Idaho Maintenance Bonds

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Surety Bond Professionals is a family owned and operated bonding agency with over 75 years of experience. With access to a broad range of surety markets, our expert agents are ready to assist with all of your maintenance bond needs.

What Are Idaho Maintenance Bonds?

Idaho maintenance bonds protect project owners from financial losses due to construction defects that remain undetected until after a project has been completed and accepted. A maintenance bond requires the contractor (the bond’s “principal”) to remediate defects related to workmanship or materials at no additional cost to the project owner (the bond’s “obligee”) as long as those defects surface during the period covered by the maintenance bond. In most cases, the duration of the maintenance period is 1-2 years.

A contractor who fails to correct a covered defect is legally obligated to pay the obligee’s claim for the costs incurred in having it repaired by someone else. A third party (the “surety”) guarantees the payment of valid claims up to the full bond amount.

Who Needs Them?

Idaho has no statewide requirement for maintenance bonds on public works projects. However, some state or municipal contracting entities may make the purchase of a maintenance bond a condition for entering into a contract. Private construction project owners often impose the same requirement as financial protection for themselves and any investors.

How Do Idaho Maintenance Bonds Work?

In signing a maintenance bond agreement, the surety is agreeing to extend credit to the principal when a valid claim needs to be paid. That doesn’t mean the surety writes a check to the principal. Rather, the principal pays the obligee directly, transforming the principal’s legal obligation to pay the claim to an obligation to repay the surety. Failing to repay the debt in accordance with the surety’s credit terms exposes the principal to the strong likelihood of being sued by the surety to recover the funds.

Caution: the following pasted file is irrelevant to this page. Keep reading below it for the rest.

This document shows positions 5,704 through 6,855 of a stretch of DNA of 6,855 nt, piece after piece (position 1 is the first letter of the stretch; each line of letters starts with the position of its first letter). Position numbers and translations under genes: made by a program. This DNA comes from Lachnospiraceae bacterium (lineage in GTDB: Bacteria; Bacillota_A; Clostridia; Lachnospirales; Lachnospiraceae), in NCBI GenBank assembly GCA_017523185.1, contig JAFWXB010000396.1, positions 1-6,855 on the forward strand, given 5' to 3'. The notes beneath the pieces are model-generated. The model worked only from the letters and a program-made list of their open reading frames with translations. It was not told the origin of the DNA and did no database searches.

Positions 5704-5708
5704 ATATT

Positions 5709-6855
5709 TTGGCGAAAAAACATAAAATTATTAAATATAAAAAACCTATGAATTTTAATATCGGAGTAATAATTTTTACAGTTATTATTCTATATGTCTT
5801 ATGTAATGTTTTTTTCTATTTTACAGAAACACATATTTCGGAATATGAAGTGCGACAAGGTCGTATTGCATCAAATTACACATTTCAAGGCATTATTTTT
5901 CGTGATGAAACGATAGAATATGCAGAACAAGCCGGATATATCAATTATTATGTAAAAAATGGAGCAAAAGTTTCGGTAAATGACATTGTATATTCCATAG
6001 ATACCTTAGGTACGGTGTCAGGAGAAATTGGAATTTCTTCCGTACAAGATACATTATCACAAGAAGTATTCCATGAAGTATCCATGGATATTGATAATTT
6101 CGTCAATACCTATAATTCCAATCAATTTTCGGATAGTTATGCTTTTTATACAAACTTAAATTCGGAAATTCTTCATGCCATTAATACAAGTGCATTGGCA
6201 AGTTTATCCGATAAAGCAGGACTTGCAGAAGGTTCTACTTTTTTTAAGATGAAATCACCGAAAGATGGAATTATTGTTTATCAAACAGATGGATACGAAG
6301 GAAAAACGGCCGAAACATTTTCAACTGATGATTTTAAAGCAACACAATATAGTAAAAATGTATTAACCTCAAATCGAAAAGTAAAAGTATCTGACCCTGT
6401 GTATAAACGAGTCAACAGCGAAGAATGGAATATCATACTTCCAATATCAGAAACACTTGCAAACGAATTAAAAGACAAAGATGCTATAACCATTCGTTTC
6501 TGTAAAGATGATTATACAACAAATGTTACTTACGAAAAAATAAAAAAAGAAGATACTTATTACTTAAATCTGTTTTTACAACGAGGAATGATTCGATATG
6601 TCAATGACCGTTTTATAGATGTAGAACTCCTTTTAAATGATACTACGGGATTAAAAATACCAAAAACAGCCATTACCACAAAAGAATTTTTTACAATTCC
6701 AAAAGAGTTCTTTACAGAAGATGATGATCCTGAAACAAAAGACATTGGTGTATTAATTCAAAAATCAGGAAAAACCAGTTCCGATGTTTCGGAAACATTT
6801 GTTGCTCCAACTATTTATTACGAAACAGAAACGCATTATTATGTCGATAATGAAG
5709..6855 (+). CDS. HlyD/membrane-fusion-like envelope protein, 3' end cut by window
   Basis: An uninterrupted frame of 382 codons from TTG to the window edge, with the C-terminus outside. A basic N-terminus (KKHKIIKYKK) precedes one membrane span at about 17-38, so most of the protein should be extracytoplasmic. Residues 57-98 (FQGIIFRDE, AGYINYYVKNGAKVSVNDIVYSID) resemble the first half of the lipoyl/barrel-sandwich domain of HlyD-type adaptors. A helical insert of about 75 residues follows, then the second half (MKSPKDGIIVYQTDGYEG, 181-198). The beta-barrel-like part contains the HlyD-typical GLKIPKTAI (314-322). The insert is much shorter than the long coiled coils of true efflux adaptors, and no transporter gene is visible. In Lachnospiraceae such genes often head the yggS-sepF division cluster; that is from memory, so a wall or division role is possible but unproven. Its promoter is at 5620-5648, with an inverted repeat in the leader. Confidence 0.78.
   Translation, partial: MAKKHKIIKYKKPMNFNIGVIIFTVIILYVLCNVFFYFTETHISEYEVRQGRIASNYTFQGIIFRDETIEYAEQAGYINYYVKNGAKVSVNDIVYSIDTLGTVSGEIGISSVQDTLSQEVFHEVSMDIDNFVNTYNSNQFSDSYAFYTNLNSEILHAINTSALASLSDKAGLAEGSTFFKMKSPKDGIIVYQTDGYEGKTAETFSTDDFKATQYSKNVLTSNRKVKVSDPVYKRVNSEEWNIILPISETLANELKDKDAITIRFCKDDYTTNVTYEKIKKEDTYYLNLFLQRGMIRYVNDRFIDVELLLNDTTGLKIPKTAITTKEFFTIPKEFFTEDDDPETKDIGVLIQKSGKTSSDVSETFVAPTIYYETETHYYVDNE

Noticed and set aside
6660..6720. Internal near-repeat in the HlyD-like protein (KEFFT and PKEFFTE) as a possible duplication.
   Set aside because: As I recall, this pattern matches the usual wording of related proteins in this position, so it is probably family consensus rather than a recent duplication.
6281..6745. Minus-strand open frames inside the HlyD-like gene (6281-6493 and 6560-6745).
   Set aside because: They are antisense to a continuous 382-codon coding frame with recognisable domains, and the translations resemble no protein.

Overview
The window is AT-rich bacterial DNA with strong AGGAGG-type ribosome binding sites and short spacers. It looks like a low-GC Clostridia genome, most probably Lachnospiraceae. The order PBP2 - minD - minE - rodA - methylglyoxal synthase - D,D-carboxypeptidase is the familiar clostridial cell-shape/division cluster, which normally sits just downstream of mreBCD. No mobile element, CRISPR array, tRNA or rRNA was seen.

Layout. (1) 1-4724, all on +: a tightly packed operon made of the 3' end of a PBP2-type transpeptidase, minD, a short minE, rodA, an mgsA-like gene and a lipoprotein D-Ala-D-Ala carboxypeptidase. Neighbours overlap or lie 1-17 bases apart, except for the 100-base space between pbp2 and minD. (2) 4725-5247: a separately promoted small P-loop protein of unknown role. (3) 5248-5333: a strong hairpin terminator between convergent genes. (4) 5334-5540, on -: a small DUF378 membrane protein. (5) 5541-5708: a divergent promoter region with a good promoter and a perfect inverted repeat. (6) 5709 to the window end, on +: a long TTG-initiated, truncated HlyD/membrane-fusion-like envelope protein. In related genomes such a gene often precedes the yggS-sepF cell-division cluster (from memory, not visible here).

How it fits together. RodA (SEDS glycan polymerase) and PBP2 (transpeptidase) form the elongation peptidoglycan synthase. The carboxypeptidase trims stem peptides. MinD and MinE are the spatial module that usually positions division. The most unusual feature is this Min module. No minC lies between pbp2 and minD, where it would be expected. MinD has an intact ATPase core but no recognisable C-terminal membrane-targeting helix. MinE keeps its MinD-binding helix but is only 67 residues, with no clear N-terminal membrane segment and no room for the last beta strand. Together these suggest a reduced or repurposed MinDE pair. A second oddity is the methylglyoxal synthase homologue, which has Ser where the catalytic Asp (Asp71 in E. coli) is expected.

How Much Do They Cost?

The premium cost of a maintenance bond is a small percentage of the required bond amount. That percentage, the premium rate, is set by the surety for each maintenance bond. The surety assigns a premium rate that is high enough to offset the risk of not being repaid for claims paid on the principal’s behalf. That risk is measured based on the principal’s personal credit score.

A high credit score gives the surety enough confidence that the risk level is low to assign a low premium rate. A low credit score, however, means the risk is higher, and a higher premium rate is warranted.

A well-qualified principal typically will be assigned a premium rate in the range of .5% to 3%.

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